President-elect Barack Obama has indicated his administration is likely
to be less reliant on the threat of military force to persuade and
influence other countries, and more likely to use so-called "soft
power," the attractiveness of a nation's ideals, culture and way of
The sheer military might of the United States is unquestioned - U.S. troops are among the best trained and equipped in the world and they are stationed in some 130 countries. But as American military superiority has increased, its reputation and ability to persuade others appear to have taken a hit.
A recent Pew Global Attitudes survey shows that positive views of the United States declined in 26 of the 33 countries where the question was posed in 2002 and 2007, with even close U.S. allies critical of American foreign policy. Recent surveys show majorities in nearly all countries think it is time for U.S. troops to leave Iraq and Afghanistan.
Nancy Snow is associate professor of public diplomacy at Syracuse University in New York. She says the election of Barack Obama itself is likely to boost America's standing in the world, before he even sets foot in the White House.
"The world was holding its collective breath, hoping that the outcome would favor Obama-Biden," said Snow. "And it did. And I think there was an immediate downtick of the anti-American sentiment. Now how long that will last is another thing. Because now he has to govern. But just as candidate, a candidate of change, to use his words, really symbolically represented a release from a very unpopular president worldwide."
During his victory speech on election night in Chicago, President-elect Obama promised "a new dawn" of American leadership in the world.
"And to all those who have wondered if America's beacon still burns as bright - tonight we proved once more that the true strength of our nation comes not from our the might of our arms or the scale of our wealth, but from the enduring power of our ideals: democracy, liberty, opportunity, and unyielding hope," he said.
Mr. Obama has promised to take the nation in a different direction than the Bush administration. He has said he will close down the prison at Guantanamo Bay as one of his first acts in office, and declared the United States will not use techniques such as water-boarding to obtain information.
Nancy Snow say Mr. Obama knows that restoring trust is key.
"He said he wants to restore trust in government. He wants to restore trust in American leadership, both abroad, and at also here at home," she said. "I think what is required now through soft power, it includes non-violent practices of attracting people, through what you represent, and what you do, and that is the type of president he has said he would be."
Snow says Mr. Obama can make use of his excellent communication skills and his multi-cultural background to restore America's ability to wield soft power through diplomacy and development programs.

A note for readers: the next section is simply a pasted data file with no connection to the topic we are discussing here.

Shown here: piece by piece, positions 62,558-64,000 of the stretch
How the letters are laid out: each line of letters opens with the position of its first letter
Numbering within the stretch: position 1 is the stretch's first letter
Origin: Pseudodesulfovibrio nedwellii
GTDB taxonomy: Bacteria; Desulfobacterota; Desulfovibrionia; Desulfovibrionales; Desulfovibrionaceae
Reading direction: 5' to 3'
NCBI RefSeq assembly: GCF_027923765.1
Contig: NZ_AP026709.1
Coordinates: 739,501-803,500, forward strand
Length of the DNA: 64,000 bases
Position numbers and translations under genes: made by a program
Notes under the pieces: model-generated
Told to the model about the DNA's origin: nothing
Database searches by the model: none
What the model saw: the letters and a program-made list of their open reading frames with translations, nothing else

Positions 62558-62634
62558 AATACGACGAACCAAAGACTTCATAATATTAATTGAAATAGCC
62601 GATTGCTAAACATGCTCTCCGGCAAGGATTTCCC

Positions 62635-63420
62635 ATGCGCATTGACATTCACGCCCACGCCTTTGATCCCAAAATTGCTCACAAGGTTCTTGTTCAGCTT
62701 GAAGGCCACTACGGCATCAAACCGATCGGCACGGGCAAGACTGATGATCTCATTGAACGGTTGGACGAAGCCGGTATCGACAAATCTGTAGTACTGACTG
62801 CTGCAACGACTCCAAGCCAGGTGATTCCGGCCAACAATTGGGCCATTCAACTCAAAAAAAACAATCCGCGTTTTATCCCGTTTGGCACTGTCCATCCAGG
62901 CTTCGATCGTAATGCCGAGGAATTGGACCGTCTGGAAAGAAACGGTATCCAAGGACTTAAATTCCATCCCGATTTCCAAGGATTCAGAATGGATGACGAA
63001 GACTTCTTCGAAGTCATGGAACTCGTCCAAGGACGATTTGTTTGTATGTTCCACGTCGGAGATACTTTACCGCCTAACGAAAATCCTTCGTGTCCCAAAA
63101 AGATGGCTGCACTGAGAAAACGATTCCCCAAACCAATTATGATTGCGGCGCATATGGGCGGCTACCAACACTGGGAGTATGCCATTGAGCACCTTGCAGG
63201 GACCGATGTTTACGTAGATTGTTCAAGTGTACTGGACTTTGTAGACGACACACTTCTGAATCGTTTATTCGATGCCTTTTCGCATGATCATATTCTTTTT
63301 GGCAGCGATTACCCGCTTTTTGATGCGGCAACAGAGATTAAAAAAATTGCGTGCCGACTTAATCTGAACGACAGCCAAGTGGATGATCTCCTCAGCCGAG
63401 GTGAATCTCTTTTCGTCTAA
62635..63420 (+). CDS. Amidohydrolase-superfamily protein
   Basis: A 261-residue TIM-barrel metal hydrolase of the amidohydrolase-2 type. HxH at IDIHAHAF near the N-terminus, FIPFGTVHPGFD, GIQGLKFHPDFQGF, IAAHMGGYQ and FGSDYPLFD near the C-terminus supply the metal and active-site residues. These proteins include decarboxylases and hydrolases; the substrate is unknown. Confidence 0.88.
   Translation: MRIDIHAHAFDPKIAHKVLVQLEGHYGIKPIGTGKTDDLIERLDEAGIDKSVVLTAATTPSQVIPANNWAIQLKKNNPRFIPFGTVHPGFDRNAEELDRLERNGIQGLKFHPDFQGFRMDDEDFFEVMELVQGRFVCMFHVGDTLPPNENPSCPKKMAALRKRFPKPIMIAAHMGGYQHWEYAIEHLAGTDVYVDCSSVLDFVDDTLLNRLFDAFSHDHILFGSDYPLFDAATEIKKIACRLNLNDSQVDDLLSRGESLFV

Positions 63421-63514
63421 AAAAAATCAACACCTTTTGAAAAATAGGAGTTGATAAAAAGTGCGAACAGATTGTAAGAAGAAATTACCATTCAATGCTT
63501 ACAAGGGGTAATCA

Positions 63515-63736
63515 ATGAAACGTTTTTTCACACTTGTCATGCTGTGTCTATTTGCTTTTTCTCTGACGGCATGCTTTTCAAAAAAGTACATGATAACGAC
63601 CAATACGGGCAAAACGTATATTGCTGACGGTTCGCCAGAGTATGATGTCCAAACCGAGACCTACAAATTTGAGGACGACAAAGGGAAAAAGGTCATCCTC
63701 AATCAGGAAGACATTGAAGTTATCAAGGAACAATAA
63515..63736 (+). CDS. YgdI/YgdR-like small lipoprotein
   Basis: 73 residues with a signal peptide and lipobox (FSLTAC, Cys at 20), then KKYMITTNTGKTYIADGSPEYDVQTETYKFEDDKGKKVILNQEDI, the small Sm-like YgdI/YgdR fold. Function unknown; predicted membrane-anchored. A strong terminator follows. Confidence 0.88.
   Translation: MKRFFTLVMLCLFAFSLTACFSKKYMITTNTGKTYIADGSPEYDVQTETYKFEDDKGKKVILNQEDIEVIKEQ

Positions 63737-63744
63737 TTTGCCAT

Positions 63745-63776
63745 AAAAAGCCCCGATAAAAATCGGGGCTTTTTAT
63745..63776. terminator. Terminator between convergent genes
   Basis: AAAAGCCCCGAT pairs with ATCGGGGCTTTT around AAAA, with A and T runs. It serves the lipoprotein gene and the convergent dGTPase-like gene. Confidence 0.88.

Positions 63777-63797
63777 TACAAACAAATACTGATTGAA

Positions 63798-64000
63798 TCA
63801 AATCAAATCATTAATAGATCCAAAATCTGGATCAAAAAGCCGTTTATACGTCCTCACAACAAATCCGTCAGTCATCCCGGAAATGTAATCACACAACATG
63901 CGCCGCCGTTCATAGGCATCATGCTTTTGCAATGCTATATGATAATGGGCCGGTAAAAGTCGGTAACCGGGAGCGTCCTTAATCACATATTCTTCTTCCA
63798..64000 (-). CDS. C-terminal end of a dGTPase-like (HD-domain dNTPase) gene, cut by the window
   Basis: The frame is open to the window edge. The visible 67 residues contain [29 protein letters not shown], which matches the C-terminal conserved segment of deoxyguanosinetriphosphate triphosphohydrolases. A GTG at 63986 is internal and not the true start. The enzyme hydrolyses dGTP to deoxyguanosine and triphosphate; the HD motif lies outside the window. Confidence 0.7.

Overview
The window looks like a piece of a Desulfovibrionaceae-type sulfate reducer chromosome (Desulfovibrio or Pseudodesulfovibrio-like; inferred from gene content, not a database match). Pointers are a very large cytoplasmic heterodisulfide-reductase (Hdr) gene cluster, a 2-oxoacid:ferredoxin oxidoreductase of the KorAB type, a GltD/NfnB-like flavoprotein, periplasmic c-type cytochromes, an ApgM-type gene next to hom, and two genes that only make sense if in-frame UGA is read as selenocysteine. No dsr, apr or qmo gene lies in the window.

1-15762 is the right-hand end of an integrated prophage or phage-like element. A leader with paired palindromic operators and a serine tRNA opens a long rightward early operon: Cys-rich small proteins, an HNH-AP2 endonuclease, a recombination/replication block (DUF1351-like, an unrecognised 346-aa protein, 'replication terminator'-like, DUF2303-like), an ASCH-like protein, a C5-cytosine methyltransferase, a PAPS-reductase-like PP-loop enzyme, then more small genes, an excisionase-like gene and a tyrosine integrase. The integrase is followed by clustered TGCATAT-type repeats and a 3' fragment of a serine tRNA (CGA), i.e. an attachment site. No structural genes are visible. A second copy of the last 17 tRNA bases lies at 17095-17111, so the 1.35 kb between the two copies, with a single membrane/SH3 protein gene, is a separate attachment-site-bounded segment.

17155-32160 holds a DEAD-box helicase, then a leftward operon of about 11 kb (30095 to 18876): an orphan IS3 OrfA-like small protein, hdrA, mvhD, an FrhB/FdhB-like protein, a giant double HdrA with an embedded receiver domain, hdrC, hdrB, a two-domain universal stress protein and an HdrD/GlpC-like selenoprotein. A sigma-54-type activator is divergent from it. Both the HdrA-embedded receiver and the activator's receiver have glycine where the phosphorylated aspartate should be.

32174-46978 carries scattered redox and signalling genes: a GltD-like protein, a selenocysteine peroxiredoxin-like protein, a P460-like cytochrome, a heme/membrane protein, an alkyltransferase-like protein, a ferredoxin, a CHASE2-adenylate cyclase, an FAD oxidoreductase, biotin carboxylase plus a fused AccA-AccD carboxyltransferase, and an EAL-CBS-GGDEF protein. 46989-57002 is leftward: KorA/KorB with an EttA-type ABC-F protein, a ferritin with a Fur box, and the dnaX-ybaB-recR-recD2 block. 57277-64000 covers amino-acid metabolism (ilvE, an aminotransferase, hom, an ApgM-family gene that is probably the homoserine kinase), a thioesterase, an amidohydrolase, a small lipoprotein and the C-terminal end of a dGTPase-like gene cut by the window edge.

Kristen Lord is an expert on U.S. relations with the Islamic world at the Brookings Institution in Washington. She says she is optimistic Mr. Obama will immediately change the tone of dialogue with other countries, from a "go it alone" approach, to one of mutual respect and cooperation.
"When Americans show that they are willing to listen, when they are willing to engage, when they are willing to address some of the underlying challenges that Muslim societies are facing, perhaps paradoxically to some, that actually makes the United States more secure," said Lord.
At her Senate confirmation hearing, Mr. Obama's choice to be Secretary of State, Hillary Clinton, vowed to move away from what she called the "rigid ideology" that many analysts have associated with President Bush's foreign policy.
"I believe that American leadership has been wanting, but is still wanted. We must use what has been called smart power, the full range of tools at our disposal - diplomatic, economic, military, political, legal, and cultural - picking the right tool or combination of tools for each situation. With smart power, diplomacy will be the vanguard of our foreign policy," she said.
Clinton said she and Mr. Obama would always try persuasion first, and would rely on military force only as a last resort. Mrs. Clinton said the United States needs to make more friends and fewer enemies, and called for the State Department to be fully empowered and funded to seize the many opportunities for leadership.
President Bush's former defense secretary, Donald Rumsfeld, was a well known skeptic of the notion of soft power, saying popularity is fleeting and should not guide U.S. foreign policy. Rumsfeld maintained the U.S. is strong enough to pursue its interests as it sees fit, and must accept that others will sometimes resent it.
Others caution that many people in the United States and abroad have such high expectations for Mr. Obama to resolve the world's many problems, that some measure of disappointment is inevitable.
But millions of people across the world are expected to watch the inauguration of the new president with a sense of pride and hope for a better future, and will look to Mr. Obama's administration for a new kind of American leadership.